117 notes-2010 - Chapter 13 Chemical Kinetics Rates of...

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Chapter 13 Chemical Kinetics: Rates of Reactions I. Introduction A. To completely describe a chemical reaction it is necessary to understand two factors 1. Whether the reaction will occur (thermodynamics) 2. How fast the reaction will occur (kinetics) 3. Example: Hydrogen peroxide is unstable but does not decompose rapidly at room temperature unless a catalyst (potassium iodide) is added. Then the decomposition becomes rapid. a. Decomposition reaction 2 H 2 O 2 (aq) → 2 H 2 O(l) + O 2 (g) a. Does the potassium iodide affect the kinetics or thermodynamics of the reaction? B. Chemical kinetics is a study of the rates of chemical reactions and by what mechanism they occur. 1. Reaction rate: Increase in the concentration of a product or the decrease in the concentration of a reactant per unit time, i.e. the amount of a product formed or a reactant used up per unit time. 2. Reaction mechanism: The pathway (series of molecular interactions) by which a reaction occurs. 1
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II. Reaction Rate A. A chemical reaction occurs when atoms, ions and/or molecules collide and form new atoms, ions and/or molecules. If these species are all in the same phase, the reactions are referred to as homogeneous. If the species are in different phases, the reactions are referred to as heterogeneous. B. The rate at which a chemical reaction occurs is a function of 1. The properties of the reactants, in particular their molecular structure and bonding. 2. The concentrations of the reactants. 3. The temperature at which the reaction occurs. 4. The presence of a catalyst. C. The reaction rate is measured by a change of concentration over a given time. This concentration may be for a reactant or for a product and the concentrations are related by the stoichiometry of the reaction. 2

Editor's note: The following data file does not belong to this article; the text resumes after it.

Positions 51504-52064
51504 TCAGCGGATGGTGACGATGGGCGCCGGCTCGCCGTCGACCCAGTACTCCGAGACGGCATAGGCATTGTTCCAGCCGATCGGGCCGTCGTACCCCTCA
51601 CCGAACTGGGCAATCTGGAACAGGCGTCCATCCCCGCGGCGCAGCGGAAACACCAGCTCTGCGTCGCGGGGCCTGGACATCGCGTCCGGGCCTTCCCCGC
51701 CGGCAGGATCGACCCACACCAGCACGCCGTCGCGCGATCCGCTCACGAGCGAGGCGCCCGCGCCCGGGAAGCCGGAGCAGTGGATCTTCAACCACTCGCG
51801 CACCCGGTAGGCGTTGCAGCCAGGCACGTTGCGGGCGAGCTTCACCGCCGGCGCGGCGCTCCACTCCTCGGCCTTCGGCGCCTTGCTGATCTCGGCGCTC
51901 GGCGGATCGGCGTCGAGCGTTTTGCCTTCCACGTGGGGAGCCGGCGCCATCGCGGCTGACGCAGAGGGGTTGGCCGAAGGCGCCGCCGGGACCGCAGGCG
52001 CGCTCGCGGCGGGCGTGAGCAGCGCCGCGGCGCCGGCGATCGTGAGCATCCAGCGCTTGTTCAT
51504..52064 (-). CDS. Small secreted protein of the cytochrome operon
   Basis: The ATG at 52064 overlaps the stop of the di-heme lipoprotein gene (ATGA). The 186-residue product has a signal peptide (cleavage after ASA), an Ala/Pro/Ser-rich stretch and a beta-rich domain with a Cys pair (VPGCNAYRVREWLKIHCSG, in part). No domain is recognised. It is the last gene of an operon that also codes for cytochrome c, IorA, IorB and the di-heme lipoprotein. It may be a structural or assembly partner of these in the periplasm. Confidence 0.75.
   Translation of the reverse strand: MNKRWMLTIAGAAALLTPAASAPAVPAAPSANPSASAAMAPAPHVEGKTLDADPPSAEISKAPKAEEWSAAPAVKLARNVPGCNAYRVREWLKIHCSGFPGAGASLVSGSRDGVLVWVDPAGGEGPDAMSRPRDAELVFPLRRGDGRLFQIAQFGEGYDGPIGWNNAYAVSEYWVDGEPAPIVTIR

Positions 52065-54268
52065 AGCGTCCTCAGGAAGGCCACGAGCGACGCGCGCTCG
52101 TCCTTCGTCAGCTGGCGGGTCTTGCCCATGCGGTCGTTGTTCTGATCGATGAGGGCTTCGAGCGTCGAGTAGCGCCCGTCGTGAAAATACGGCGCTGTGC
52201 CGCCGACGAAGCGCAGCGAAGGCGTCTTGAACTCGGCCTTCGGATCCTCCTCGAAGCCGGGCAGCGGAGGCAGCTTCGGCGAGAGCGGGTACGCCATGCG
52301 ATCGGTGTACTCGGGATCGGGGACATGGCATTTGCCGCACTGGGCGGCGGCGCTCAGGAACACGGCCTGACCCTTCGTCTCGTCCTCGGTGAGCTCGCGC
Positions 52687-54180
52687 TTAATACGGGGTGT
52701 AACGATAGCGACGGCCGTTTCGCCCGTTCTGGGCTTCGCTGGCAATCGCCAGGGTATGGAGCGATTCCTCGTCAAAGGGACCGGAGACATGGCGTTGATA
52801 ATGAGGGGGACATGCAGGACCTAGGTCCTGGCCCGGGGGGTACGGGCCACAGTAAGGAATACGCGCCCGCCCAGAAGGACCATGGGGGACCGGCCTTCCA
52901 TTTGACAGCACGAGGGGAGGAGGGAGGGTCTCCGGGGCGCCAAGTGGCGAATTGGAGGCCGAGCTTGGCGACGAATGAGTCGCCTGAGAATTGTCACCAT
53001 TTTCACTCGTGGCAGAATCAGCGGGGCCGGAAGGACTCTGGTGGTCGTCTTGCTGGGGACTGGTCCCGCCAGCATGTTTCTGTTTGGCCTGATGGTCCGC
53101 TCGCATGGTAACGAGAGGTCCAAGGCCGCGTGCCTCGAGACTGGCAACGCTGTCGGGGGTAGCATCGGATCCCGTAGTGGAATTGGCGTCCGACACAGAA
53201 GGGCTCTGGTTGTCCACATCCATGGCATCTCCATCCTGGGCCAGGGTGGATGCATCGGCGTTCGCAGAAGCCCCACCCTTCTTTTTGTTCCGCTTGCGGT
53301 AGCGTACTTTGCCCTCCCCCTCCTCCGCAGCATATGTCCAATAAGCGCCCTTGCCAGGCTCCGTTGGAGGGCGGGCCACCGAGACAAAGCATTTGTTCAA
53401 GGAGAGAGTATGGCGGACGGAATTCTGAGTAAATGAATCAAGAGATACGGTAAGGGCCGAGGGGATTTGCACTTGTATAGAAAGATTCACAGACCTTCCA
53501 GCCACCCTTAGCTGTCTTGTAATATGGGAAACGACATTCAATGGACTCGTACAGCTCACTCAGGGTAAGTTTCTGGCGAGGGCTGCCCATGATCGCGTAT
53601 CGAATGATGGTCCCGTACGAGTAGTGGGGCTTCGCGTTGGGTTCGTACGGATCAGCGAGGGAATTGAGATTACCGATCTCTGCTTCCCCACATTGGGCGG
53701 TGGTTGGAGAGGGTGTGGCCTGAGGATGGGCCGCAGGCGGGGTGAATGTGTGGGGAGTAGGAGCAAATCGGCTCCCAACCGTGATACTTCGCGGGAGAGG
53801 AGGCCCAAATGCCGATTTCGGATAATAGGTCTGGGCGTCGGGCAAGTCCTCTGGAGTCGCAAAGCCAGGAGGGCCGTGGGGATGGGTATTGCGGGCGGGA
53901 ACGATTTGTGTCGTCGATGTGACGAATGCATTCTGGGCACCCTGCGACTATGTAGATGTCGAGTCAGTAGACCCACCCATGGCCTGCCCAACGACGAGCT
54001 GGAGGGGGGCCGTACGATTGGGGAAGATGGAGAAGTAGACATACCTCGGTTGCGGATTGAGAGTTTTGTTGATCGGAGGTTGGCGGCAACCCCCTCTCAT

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1. Example: Consider the following reaction a. H 2 (g) + 2 ICl(g) → I 2 (g) + 2HCl(g) b. Concentration data at 230 ° C time (t) [H 2 ] [ICl] [I 2 ] [HCl] rate = - [H 2 ]/ t (seconds) (mol/L) (mol/L) (mol/L) (mol/L) 0 1.000 2.000 0.000 0.000 1 0.674 1.348 0.326 0.652 2 0.526 1.052 0.474 0.948 3 0.436 0.872 0.564 1.128 4 0.374 0.748 0.626 1.252 5 0.328 0.656 0.672 1.344 6 0.293 0.586 0.707 1.414 7 0.265 0.530 0.735 1.470 8 0.242 0.484 0.758 1.516 c. The reaction rate is determined by taking the difference in the concentrations of the reactant or product and dividing by the difference in the time. Because rates are always positive, the rates calculated from reactants are multiplied by –1. 3
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d. The reactions rates are consistent with the stoichiometry of the reaction. rate of decrease in [H 2 ] = 0.5 rate of decrease in [ICl] = rate of increase in [I 2 ] = 0.5 rate of increase in [HCl] or e. The reaction rate changes during the course of the reaction because the reactants are being used up as shown in the below figure. 4
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D. Effect of concentration on the reaction rate. The rate law
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